"Now is the winter of our discontent," Shakespeare's king proclaimed at a play's beginning. For us, I suggest that we should paraphrase the bard and say, "We are discontent with winter."
Oh, I know I am one of the fortunate ones. My power has not gone off - thank you, Ohio Edison. And, my pre-millennium furnace is throbbing but working hard - thank you, Ainsley Heating.
In fact, I am sitting midway between my thermostat, with an orange glowing "emergency heat" light illuminated, and the heat pump, which is just outside the window, struggling with the basement furnace to keep our house at 65 degrees. We usually set it at 67 degrees and only raise it to 70 when we anticipate guests. We suspect that our friends leave our house muttering about our chilly conditions.
You will be reading this about one week after I write it. Undoubtedly, we will be experiencing a "heat wave" by then, and temperatures will be in the teens or twenties.
But for now, it is just "wicked cold" as my acquaintances in Boston taught me to say. "Bitter cold," the usual northeast Ohio phrase makes, the weather so objective; "wicked cold," as spoken by the people who must endure those "nor'easters," seems to personify the winter weather and make it some malevolent creaturewhich it is, of course.
If this discourse is rambling, you can blame it on my garage door and my hoodie. Yes, it is so cold that, not only am I dressed in layers inside my house, but my top layer is the fluorescent yellow hoodie which I usually wear on morning bike rides in late fall and early spring. I had to take out the trash, so I pushed the garage door opener, threw on my coat, also hooded, and emerged into the garage.
Because of the cold, the garage door opened more slowly than ever, and with my peripheral vision obstructed, I banged the door with my right temple. The door shuddered, and I staggered. My wounded moan brought my wife to the door. Later, she told me that she only laughed because I was not on the concrete, unconscious. She laughed.
My own diagnosis was "concussion-like symptoms" possibly because I have been watching too much NFL football lately. I should have been wearing a helmet under my hooded coat.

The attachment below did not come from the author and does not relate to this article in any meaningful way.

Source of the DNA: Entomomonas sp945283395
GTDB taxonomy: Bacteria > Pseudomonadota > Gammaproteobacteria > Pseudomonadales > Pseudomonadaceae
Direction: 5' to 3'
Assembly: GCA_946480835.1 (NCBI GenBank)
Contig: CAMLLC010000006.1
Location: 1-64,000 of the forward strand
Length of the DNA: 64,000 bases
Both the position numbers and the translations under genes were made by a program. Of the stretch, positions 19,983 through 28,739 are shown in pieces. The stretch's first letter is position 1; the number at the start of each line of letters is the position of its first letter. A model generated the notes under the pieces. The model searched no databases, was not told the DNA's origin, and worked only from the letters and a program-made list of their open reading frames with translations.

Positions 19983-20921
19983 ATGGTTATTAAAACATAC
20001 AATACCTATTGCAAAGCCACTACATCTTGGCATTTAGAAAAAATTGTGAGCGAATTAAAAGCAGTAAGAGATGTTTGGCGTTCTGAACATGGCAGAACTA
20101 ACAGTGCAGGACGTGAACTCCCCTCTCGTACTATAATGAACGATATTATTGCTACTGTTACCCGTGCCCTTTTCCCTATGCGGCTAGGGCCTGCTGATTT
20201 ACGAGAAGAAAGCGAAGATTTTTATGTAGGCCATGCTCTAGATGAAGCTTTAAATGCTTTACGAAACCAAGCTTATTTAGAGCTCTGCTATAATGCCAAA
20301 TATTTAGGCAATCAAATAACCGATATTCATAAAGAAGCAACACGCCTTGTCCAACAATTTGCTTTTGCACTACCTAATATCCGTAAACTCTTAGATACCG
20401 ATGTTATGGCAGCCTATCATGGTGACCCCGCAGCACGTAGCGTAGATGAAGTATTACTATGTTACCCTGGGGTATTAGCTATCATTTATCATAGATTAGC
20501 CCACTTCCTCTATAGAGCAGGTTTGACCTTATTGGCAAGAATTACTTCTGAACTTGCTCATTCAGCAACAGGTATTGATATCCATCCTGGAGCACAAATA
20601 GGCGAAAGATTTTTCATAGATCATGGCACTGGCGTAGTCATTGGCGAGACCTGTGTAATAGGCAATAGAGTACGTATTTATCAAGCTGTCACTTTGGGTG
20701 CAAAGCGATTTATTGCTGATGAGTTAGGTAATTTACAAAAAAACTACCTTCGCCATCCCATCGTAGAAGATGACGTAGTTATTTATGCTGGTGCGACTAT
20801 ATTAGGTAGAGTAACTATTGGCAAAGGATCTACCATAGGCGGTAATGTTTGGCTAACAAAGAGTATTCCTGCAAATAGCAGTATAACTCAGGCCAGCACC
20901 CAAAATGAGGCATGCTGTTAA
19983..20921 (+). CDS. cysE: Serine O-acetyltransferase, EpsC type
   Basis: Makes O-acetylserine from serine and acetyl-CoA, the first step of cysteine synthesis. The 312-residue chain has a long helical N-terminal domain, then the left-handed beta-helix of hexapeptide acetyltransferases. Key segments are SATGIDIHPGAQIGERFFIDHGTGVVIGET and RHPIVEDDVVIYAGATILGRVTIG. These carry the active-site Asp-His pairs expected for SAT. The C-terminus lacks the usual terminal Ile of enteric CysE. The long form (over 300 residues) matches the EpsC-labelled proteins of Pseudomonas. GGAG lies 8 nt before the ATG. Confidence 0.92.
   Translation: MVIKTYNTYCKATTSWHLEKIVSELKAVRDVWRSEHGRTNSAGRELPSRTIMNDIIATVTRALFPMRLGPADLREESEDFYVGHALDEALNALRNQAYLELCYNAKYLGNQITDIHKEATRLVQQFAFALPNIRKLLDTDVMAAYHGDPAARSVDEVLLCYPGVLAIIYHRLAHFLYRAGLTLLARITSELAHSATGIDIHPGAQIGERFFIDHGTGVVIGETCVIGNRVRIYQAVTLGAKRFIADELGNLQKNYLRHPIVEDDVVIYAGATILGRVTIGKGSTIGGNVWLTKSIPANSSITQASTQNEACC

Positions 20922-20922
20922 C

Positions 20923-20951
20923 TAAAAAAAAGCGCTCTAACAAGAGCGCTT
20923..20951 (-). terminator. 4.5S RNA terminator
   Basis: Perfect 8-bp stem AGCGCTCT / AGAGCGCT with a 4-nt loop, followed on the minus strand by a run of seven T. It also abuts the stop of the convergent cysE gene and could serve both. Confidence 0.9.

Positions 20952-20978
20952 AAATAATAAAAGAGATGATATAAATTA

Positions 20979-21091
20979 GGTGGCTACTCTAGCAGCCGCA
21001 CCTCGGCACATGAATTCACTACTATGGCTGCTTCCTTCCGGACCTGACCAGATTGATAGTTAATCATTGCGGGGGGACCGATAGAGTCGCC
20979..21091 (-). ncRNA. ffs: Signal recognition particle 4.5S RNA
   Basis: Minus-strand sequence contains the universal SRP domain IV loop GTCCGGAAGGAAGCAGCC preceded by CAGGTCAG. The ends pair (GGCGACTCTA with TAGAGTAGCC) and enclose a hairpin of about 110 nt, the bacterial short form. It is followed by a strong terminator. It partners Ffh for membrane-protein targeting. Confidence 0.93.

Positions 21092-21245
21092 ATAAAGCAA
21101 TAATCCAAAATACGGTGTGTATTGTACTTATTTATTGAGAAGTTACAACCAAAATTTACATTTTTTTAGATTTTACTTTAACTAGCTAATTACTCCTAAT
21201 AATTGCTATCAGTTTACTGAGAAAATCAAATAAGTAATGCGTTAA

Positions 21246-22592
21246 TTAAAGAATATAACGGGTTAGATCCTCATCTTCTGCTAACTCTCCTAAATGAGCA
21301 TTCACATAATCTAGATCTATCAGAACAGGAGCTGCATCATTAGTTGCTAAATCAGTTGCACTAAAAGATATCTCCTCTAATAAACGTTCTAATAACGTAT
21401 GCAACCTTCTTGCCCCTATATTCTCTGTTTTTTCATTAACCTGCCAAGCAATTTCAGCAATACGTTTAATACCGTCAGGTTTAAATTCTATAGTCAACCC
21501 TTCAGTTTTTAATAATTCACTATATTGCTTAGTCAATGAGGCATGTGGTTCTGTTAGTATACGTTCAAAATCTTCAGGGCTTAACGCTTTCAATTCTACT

Speaking of NFL football, how about our sports editor, Dana Sulonen? Poor Dana - not only does she finally give up on the Browns after all her years of fan fidelity, but her "renewed" team, the glorious Packers, suffered a "one-and-done" playoff run within days after her column appeared.
I apologize: My use of the phrase "one and done" is so passe; in northeast Ohio, the new version is "Chud and done."
Dana, I give you credit for longevity and faithfulness; I realized what was happening in Cleveland soon after that city defeated the NFL in court to retain the team name and legacy. The NFL does not like to lose, so Cleveland, which won in the courtroom, will never win on the gridiron.
Quoth the Ravens, "Nevermore."
(Now that should prove to my wife that my head injury is no laughing matter; I am quoting Poe and alluding to that hated team from Baltimore in one short sentence.)
Yes, I maintain that Cleveland's football demise ranks among the top three conspiracy theories of all times.
Where was I? Oh, I remember. I am making my cold fingers work the keys of my laptop in the warm glow of that same orange lighted indicator on the thermostat which tells me that the heat is now being generated by the furnace solely.
The news report yesterday informed that 10,000 customers in Columbiana County were without power for several hours. The television footage gave us glimpses of electric company workers in each of our area's counties braving the frigid weather to restore power to homes and businesses.
My wife was right to laugh at my folly after all. I am fortunate; I am blessed. If my only problems this week are a bruised forehead and no NFL team to cheer, I am lucky indeed.
Williams is a Hubbard resident. Email him at firstname.lastname@example.org.